Last week, we learned some Twitter etiquette tips for maximum engagement as well as enjoyment. If you missed that post, you can read it here. Today we are going to continue with tips 6 through 10. This comes from my "Twitter Do" list. I am anxious to share this with you so that you can start implementing these into your routine on Twitter.
6. Use cap lock, symbols and exclamation points sparingly.
Before some of you call me out about the exclamation points, I freely admit it! (lol…sorry, couldn't resist) I get excited really easily and that's when I don't pay attention to my punctuation. It's something I have to work on…so learn from me. Use that symbol sparingly.
Additionally, in case you were not aware, WHEN YOU TYPE IN ALL CAPITALS IT MEANS YOU ARE YELLING AT ME AND I WILL UNFOLLOW YOU IMMEDIATELY!! (that needed an !) I realize that some people type in all caps because they think that it will get their post more attention. It will. More than likely, any important, socially savvy, influencers will probably ditch you in a NYC second. Highlighting one word in all caps on occasion I will let you have, but never an entire post. That is bad Twitter etiquette.
Finally, what is up with people who make pretty pictures from symbols or put their content in between hearts and stars and dashes (oh my)? I can't tell you how many times I have refreshed my feed and up pops a tweet like this. It doesn't make me want to attempt to read it. It is plain ole annoying. First time I will let it go, but I'll make a mental note of you. If I see it again…click.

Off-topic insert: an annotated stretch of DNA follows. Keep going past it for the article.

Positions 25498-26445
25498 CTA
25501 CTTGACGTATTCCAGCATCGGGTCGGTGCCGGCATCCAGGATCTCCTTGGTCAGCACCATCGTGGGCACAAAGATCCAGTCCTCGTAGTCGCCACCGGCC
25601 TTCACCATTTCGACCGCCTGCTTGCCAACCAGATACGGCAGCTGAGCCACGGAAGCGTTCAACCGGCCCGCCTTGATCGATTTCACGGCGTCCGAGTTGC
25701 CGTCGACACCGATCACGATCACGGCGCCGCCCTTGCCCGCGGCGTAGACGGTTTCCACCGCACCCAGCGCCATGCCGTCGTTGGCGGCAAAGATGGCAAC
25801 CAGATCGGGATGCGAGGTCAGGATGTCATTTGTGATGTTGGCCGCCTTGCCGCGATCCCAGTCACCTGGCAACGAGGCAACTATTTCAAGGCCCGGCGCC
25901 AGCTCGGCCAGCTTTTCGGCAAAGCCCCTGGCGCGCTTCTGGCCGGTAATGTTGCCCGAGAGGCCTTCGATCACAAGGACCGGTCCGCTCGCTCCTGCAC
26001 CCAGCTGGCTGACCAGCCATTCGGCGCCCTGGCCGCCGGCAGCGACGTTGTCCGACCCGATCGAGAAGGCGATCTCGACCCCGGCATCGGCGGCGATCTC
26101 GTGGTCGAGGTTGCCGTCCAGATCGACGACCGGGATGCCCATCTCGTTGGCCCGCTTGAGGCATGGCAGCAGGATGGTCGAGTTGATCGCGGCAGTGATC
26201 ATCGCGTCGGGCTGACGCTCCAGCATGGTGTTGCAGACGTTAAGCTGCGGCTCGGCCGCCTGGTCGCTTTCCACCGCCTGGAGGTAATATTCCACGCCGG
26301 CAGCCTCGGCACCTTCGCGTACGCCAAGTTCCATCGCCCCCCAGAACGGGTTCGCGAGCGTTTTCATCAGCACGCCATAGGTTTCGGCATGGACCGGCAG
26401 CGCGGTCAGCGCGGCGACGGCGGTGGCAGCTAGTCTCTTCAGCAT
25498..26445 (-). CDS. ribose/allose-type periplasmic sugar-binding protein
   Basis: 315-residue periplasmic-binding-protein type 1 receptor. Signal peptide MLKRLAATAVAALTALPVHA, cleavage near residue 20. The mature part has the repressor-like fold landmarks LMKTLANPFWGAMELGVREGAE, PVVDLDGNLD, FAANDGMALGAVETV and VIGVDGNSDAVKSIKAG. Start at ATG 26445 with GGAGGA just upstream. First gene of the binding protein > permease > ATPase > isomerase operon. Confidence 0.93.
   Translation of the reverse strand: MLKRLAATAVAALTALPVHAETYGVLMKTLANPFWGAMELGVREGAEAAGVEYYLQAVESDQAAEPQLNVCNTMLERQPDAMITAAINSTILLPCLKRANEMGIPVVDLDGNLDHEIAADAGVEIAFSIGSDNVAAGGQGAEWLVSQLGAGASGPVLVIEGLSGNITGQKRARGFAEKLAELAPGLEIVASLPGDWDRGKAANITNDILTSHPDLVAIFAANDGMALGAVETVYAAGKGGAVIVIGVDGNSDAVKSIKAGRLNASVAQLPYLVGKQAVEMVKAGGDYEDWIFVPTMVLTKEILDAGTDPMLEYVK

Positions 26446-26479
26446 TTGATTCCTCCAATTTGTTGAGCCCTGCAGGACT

7. Watch it with those hashtags!
I love the hashtag. The hashtag feature for tagging and searching posts was created organically by Twitter users. I think that's cool. It is a helpful, handy feature. It helps me identify like minded people in my niche so that I can follow them or see what they are talking about. It also helps people who may not be following me find me. However, the hashtag abusers are rampant. I could go on and on about this, but instead, allow me to demonstrate:
Are we connected on #Facebook? I share #crafts, #crafttips, #quotes, #videos and more. http://ow.ly/bo8Ej #fb #crafting #mixedmedia #diy
Are we connected on Facebook? I share #craft tips and projects, quotes, videos and more. http://ow.ly/bo8Ej #diy
Which one demonstrates the proper way to use the hashtag? If you said, Example 2, you are correct. What's wrong with the first example? Too many hashtags, first of all. It is really hard to read content that has symbols strewn all throughout. Second issue…in Example 1, I am not thinking about my audience. I am not trying to find Facebook users or people who like to read cool quotes. I am trying to reach crafters and do-it-yourself types. Rule of thumb…2 to 3 hashtags per post (though 1 or two is better) is good Twitter etiquette. More than that is not.
8. Keep it to 140 characters or less.
If you are still composing all of your tweets within Twitter, then you already know that Twitter will not allow you post anything over 140. If you are using a scheduler like HootSuite, you can type as much as you want, but then it will auto-shorten when it posts to Twitter. You have no control over how they are going to shorten it. So be mindful of this fact.